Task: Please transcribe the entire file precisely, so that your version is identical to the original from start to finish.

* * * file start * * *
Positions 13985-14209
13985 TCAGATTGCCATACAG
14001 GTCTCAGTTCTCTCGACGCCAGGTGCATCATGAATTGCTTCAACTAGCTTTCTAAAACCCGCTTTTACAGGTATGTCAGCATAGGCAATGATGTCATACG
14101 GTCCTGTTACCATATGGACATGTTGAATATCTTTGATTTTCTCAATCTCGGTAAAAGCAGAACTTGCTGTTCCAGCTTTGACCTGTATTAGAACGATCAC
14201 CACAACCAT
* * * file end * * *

Positions 13985-14209
13985 TCAGATTGCCATACAG
14001 GTCTCAGTTCTCTCGACGCCAGGTGCATCATGAATTGCTTCAACTAGCTTTCTAAAACCCGCTTTTACAGGTATGTCAGCATAGGCAATGATGTCATACG
14101 GTCCTGTTACCATATGGACATGTTGAATATCTTTGATTTTCTCAATCTCGGTAAAAGCAGAACTTGCTGTTCCAGCTTTGACCTGTATTAGAACGATCAC
14201 CACAACCAT